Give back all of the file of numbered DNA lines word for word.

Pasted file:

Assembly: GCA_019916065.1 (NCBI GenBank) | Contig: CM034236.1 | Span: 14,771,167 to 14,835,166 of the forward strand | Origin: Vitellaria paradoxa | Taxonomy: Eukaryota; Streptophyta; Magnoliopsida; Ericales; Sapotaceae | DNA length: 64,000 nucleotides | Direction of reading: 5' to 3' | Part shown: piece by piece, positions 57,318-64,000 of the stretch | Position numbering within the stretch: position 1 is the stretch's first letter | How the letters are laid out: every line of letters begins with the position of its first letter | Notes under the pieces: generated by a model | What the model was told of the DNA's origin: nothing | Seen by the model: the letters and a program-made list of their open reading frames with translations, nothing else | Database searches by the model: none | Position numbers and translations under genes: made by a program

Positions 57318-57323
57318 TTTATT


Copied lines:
Assembly: GCA_019916065.1 (NCBI GenBank) | Contig: CM034236.1 | Span: 14,771,167 to 14,835,166 of the forward strand | Origin: Vitellaria paradoxa | Taxonomy: Eukaryota; Streptophyta; Magnoliopsida; Ericales; Sapotaceae | DNA length: 64,000 nucleotides | Direction of reading: 5' to 3' | Part shown: piece by piece, positions 57,318-64,000 of the stretch | Position numbering within the stretch: position 1 is the stretch's first letter | How the letters are laid out: every line of letters begins with the position of its first letter | Notes under the pieces: generated by a model | What the model was told of the DNA's origin: nothing | Seen by the model: the letters and a program-made list of their open reading frames with translations, nothing else | Database searches by the model: none | Position numbers and translations under genes: made by a program

Positions 57318-57323
57318 TTTATT